But I was also kind of done with that. I was in my late thirties. I didn’t want to be the old lady going into the locker room with young boys being, “Now Sonny, tell me how you…”
I enrolled in Temple University’s MA program. They now have an MFA program but at the time it was an MA program. I had absolutely no clips to show them, nothing other than my journalism. I basically went up there and begged my way into the program. I started writing fiction, writing standard-length short stories, learning how to do it. The hardest thing was getting a handle on point of view because writing journalism there is really no point of view except for an objective kind of third person. Point of view is something that you spend a lifetime learning.
“I’ve Been Runner-up for a Lot of Things. It’s Like Being a Bridesmaid”
I did that until about 1998 or ‘9, at which time I shifted over to poetry just because of how my life was then. I’ve always juggled poetry and short stories, but around 2013 or 2014 I took a class with Meg Pokrass and got really excited about flash. From there I got really excited about micro. How short can a story be and still be a story? Seeing the links between micro and poetry and the hybridity there. That was exciting for me, but I kind of never left behind standard-length short stories.
Diane: Let’s talk about your new collection coming out: A Brief Natural History of Women. I love it! Love the title and how a bunch of the stories are titled “A Brief Natural History of …” How did that all come to be?
Sarah: Oh, I’m the worst person in the history of the world at writing titles. If I had my druthers every poem would be named Untitled. But somebody once said, “Don’t do that.” I don’t usually listen to “do that” or “don’t do that” when it comes to writing, but that was very good advice. In a very short work, a title can shoulder so much stuff–the exposition, it can set our expectations, it can end up as a platform that allows us to step into the subway of stories so that we can just start moving. Same with poetry.
I was kind of flailing around for a title for this one. And I think it was a different title when I entered it into the Split Lip contest last year when it was a runner-up. I’ve been runner-up for a lot of things. It’s like being a bridesmaid.
Diane: But a lovely bridesmaid you are!
“Many of the Stories Are about Women and Various Times and Phases of Their Lives”
Sarah: You just got to say, “Hey, it was close.” That usually means you’re in the ballpark. And somebody’s going to take it. I sent it back to Harbor Editions, to Alison there who had published We, my little hybrid poetry-micro. And she said, “I want it.” So I said, “Great.” I had a great experience working with them before and I was very happy to do it again.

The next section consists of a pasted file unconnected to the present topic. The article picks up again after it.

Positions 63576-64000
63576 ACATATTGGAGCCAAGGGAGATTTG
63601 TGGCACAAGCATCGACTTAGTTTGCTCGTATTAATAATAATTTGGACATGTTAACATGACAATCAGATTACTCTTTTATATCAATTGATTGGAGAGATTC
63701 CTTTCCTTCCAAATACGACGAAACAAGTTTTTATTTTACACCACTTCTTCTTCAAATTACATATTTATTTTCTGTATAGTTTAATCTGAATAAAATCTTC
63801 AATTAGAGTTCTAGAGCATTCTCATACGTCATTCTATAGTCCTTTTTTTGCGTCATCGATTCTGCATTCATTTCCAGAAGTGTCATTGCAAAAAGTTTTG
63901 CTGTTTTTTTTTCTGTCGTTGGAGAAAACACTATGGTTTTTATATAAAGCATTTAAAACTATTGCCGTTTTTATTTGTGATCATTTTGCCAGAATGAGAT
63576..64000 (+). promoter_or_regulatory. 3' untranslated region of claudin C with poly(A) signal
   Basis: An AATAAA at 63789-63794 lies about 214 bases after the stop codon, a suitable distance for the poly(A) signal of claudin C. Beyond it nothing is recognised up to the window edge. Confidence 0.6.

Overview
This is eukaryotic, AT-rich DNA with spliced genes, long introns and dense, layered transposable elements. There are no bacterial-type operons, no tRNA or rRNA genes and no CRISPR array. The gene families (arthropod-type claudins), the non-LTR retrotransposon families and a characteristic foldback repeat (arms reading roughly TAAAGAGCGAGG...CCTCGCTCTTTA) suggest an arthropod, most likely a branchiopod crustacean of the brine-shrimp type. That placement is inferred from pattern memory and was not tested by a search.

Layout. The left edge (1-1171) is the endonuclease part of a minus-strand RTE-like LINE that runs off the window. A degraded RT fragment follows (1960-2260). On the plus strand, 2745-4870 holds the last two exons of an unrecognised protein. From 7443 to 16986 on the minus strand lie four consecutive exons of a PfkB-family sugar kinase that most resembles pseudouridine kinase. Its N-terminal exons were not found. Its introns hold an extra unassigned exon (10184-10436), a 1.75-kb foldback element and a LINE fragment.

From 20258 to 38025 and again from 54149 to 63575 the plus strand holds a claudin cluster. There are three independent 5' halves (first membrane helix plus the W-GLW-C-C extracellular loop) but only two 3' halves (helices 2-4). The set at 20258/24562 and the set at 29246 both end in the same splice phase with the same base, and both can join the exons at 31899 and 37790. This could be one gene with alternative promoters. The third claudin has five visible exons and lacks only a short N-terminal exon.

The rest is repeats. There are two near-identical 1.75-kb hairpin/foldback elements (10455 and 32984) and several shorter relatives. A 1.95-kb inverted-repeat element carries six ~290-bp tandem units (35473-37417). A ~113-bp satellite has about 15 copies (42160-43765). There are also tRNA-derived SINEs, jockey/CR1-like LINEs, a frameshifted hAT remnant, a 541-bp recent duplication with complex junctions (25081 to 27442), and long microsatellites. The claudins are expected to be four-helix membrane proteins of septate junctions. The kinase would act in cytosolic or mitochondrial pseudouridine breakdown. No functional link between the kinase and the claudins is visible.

Last summer when I was in the SmokeLong workshop, I wrote “A Brief Natural History of the Girls in the Office.” I looked at it and I realized, “Well, that’s kind of what this collection is about.” So many of the stories are about women and various times and phases of their lives. So I went back and I retitled some of the stories with Brief Natural History titles. Some of the newer ones came with those titles like “A Brief Natural History of Law and Order.”
It surprised me because, like I said, I’m the worst person in the history of the world when it comes to titles. It’s just terrible. A friend of mine named Sad Math. We were in a writing retreat trying to come up with titles for our books, and people are shouting things. And she said, “Sad Math.” As soon as she said that I said, “That’s it. That’s what this book is about.”
Diane: I wanted to ask you about that title.
Sarah: The poem always was at the end. It’s like eating Cracker Jack. You have to eat it all to get down to the bottom of the box to get that toy.
By the time the reader gets to that phrase, they’ll see that, “Oh, Sad Math is the book title.” But they’ll have realized long before how it fits thematically for the poem.
“It Was So Compelling, I Sat in the Car and Waited Till It Was Over to Go in and Get My Burrito”
Sarah: No. That quote’s been around for a while. I scribbled it in a notebook. It’s very meta because I was driving home from work and stopped at this place called Taco John’s to get a giant burrito. They have burritos that are the size of bricks. They’re really good. A giant veggie burrito that you can chop up into four pieces and eat dinner, lunch, dinner, lunch. I was a poor adjunct at the time so I was stretching my dollar. But that was my big Thursday night celebration, because I was done with classes for four days till the next Tuesday. But a report on the radio came on. It was E. B. White’s birthday and they wanted to run this story about him again.
It was so compelling, I sat in the car and waited till it was over to go in and get my burrito. When I went home, I didn’t write the poem but did scribble in a notebook. I still have the notebook up in my closet in a big plastic thing where I keep all my notebooks. It stayed there for probably a year and a half, two years.